Russian dark web marketplace Ultimate Anonymity Services (UAS) was recently observed selling more than 35,000 compromised Remote Desktop Protocol servers, which cybercriminals can leverage to anonymize themselves or to directly access victims' networks, according to an analysis from Flashpoint.
Developed by Microsoft, the RDP protocol provides users with a graphical interface for remotely accessing another user's systems over a network connection. Machines that do the connecting employ an RDP client, while those that are accessed use an RDP server.
But when an RDP server is compromised, attackers can leverage it to gain a foothold into an organization, before pivoting to more valuable network systems. "This could potentially allow actors access to proprietary internal documents or resources, as well as entry points in which to drop various payloads," explained Flashpoint Intelligence Analyst Olivia Rowley and Director of Research Vitali Kremez, in a company blog post detailing the research.
Last month, Flashpoint found tens of thousands of brute-forced compromised RDP servers being sold on UAS for as little as $3 - $10 each, the blog post continues. Newly compromised servers, or ones with an open port 25, cost slightly more, but the price never exceeded $15.
UAS' competitive pricing makes it a formidable competitor to fellow Russian dark web marketplace xDedic, whose prices prices range from $10 to $100, the blog post notes. "Overall, Flashpoint assesses with moderate confidence that UAS's lower prices may contribute to the growing popularity of the shop among cybercriminals," state Rowley and Kremez. "Indeed, Flashpoint analysts' predicative forecasting determined that cybercriminal interest in UAS will likely continue growing."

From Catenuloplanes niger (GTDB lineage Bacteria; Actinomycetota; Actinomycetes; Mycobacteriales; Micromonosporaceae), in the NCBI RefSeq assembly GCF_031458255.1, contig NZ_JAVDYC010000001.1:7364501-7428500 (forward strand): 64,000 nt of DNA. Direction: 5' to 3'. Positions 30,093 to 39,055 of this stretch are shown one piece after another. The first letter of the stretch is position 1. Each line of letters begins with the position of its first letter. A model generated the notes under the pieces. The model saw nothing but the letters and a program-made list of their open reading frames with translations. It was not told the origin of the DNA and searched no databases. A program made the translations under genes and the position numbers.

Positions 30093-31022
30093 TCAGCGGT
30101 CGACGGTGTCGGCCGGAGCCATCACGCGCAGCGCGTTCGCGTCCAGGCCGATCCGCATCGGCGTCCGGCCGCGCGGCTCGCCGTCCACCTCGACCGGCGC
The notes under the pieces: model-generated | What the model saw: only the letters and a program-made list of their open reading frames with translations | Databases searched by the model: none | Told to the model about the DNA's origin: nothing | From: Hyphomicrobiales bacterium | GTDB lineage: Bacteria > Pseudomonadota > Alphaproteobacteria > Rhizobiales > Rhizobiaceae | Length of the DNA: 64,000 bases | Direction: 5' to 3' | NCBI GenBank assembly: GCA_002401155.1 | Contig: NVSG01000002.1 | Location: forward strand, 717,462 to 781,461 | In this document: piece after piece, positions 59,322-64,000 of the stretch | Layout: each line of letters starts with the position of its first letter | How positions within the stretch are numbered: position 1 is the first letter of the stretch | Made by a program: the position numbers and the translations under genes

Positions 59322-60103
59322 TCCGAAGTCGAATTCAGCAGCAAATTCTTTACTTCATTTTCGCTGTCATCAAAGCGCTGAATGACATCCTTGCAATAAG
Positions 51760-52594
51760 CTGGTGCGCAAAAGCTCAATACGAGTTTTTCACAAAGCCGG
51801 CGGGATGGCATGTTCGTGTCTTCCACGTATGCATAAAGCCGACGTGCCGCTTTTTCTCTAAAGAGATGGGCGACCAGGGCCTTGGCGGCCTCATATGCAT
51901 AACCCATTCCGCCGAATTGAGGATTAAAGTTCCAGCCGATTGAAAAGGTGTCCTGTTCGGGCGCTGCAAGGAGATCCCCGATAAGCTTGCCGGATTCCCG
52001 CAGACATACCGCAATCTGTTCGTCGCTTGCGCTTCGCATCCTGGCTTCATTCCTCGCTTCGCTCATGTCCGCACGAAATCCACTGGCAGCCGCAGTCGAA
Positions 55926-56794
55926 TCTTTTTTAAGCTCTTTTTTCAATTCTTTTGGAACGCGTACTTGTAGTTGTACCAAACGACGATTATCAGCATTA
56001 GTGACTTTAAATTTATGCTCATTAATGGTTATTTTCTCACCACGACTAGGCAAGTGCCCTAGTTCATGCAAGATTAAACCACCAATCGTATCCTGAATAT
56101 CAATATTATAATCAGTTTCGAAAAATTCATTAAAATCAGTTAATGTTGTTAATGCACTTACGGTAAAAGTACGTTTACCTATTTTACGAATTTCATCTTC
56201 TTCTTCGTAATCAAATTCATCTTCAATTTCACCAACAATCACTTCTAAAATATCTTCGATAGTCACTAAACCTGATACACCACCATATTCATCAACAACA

Further analysis shows that high concentrations of UAS' infected servers reside in China (7,216), Brazil (6,143), India (3,062), Spain (1,335) and Colombia (929). U.S.-hosted servers are not entirely immune either, as Flashpoint researchers discovered roughly 300 of them on UAB. Interestingly, many of them shared the same zip codes, suggesting that bad actors may exploited the RDPs of a specific company or companies located within certain geographic areas.
For instance, the Russian marketplace was observed selling 52 compromised RDP servers each in Ashburn, Virg. and Franklin County, Ohio. And Santa Clara County, Calif., Clackamas County, Ore., and Alameda County Calif. were each discovered playing host to dozens of compromised servers.
The shop does not, however, sell any RDP servers hosted in the former Soviet nations making up the Commonwealth of Independent States (CIS).
In addition to RDPs, UAS also sells SOCKS proxies, the report notes.